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  • The Leibniz-Arnauld Correspondence: With Selections from the Correspondence with Ernst, Landgrave of Hessen-Rheinfelsby G. W. Leibniz
  • Julia Jorati
G. W. Leibniz. The Leibniz-Arnauld Correspondence: With Selections from the Correspondence with Ernst, Landgrave of Hessen-Rheinfels. Text established and translated and with an introduction by Stephen Voss. The Yale Leibniz series. New Haven: Yale University Press, 2016. pp. lix + 410 Cloth, $125.00.

In February 1686, Gottfried Wilhelm Leibniz sent a letter to Antoine Arnauld, via their mutual friend Ernst, the Landgrave of Hessen-Rheinfels. This letter contained a short summary of Leibniz's most recent philosophical work, the Discourse on Metaphysics, and asked Arnauld for his reaction to it. Arnauld's response was extremely harsh: he called Leibniz's views shocking and useless (9) and advised him to stop engaging in metaphysical speculations (11). Yet, Leibniz did not let this discourage him. In the exchange that followed, Leibniz was intent on convincing Arnauld that the views contained in the Discourseare well supported and less radical than Arnauld initially thought. And while he never convinced Arnauld completely, he managed to allay some of Arnauld's worries. Along the way, the two men discussed topics such as divine foreknowledge, freedom, contingency, complete concepts, substancehood, causation, the laws of physics, and the special status of rational souls. The correspondence continued until March 1690—though Arnauld stopped responding to Leibniz's letters in August 1687. It is indisputably one of the most important philosophical texts from Leibniz's middle period and also sheds light on Arnauld's views.

Even though various editions and translations of this correspondence have long been available, Stephen Voss's new edition greatly facilitates scholarly engagement with this text. Like other volumes of the invaluable Yale Leibniz series, it contains the original language text along with an English translation on facing pages, which is enormously convenient. The volume also includes two short but useful indices and multiple appendices: an edition and translation of manuscript variants as well as an edition and translation of seventeen annotations that Leibniz made in the margins of some of the letters years later. Moreover, an extremely rich 40-page introduction provides a summary of the correspondence and a vast amount of background information about the manuscripts, the correspondence and its intellectual milieu, and, of course, about the edition itself as well as its relation to other editions. Perhaps most importantly, Voss's edition is based on a much wider range of manuscripts than other editions; more on that later. The English translation is often more literal than other translations. This is intentional; Voss opted, as he puts it, to "teach us to hear Leibniz and Arnauld as they spoke in the seventeenth century" rather than to "teach them to speak to us in the twenty-first" (xxiv).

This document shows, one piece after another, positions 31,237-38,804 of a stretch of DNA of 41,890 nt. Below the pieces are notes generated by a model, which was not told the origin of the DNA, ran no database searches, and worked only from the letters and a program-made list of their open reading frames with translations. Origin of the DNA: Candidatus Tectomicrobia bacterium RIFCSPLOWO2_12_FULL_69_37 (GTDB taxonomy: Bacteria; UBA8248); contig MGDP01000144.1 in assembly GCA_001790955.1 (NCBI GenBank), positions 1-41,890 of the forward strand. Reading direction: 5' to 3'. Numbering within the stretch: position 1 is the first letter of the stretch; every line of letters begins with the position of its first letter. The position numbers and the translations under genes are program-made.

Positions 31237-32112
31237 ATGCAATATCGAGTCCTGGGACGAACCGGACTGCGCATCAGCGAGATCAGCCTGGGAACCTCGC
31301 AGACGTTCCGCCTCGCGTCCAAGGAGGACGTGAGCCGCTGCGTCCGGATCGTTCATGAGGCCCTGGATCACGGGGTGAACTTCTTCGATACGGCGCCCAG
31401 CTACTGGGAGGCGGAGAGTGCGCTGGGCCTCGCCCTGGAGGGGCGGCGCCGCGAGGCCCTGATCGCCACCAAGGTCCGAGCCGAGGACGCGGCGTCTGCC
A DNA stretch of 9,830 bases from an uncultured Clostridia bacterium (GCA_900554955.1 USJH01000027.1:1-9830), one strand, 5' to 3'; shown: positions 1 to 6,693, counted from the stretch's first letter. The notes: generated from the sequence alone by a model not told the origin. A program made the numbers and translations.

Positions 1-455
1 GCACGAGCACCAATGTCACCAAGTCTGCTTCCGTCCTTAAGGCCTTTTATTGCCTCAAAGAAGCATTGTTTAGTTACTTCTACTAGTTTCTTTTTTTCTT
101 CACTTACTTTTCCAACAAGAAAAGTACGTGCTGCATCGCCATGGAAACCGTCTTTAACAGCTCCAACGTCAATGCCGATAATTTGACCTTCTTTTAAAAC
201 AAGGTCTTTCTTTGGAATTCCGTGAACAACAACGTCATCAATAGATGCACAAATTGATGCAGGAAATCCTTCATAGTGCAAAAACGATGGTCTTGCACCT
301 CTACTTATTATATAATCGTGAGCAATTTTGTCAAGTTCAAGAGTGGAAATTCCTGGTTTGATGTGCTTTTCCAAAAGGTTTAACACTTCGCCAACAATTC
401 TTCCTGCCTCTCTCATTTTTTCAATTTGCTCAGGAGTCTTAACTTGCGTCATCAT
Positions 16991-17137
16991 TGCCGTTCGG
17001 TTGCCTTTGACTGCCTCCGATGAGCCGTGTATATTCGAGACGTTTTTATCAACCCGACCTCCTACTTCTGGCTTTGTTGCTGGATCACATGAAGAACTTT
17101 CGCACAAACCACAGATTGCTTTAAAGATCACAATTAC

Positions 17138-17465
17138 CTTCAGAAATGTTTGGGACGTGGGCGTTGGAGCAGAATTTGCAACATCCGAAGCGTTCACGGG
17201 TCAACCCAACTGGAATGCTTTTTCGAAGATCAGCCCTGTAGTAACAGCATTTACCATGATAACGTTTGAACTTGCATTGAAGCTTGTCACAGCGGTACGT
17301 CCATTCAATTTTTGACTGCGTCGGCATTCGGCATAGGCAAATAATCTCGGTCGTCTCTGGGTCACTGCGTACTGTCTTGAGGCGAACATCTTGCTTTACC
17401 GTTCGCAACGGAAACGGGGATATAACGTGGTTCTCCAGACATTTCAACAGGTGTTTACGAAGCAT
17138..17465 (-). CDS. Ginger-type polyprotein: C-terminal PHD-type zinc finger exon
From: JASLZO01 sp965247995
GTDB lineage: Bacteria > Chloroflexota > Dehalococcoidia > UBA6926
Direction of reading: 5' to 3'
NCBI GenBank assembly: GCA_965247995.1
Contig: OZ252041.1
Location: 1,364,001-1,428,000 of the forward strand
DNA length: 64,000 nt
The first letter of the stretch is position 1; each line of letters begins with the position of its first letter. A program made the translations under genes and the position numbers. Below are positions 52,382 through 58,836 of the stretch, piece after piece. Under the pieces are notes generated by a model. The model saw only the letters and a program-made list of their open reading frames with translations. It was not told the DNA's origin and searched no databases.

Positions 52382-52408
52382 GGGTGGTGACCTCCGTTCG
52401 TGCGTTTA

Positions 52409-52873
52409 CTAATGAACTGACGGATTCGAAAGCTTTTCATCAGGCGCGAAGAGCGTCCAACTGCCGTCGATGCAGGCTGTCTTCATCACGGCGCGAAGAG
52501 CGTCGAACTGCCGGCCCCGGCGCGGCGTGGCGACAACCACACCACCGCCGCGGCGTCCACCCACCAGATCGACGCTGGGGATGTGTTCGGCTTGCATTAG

Because the authoritative Akademie edition of the Arnauld correspondence has already been published ( Sämtliche Schriften und Briefe, series 2, volume 2, Berlin: Akademie Verlag, 2009), one might have expected Voss simply to reprint the French text from that edition. Instead, he produced a new edition, working from sixty-two extant manuscripts that are housed in multiple libraries and archives across Europe. Because the manuscripts of some of the letters that Leibniz sent to Arnauld are lost, Voss reconstructs their content on the basis of extant drafts and copies. These reconstructions are produced with great care: the textual basis for the reconstructions is meticulously documented in an appendix, and they include nothing that does not occur in any of the witnesses to the lost manuscript. This is one important respect in which Voss's approach differs from that of the Akademie and other editors, who merely establish the text of extant manuscripts instead of attempting to reconstruct a lost original. Another important difference is that Voss consulted many manuscripts that were not consulted by other editors. That alone would make Voss's edition indispensable for Leibniz scholars, even if it did not have other virtues. For a list of discrepancies between Voss's edition on the one hand and the Akademie edition as well as Geneviève Rodis-Lewis's edition ( Lettres de Leibniz à Arnauld d'après un manuscrit in...


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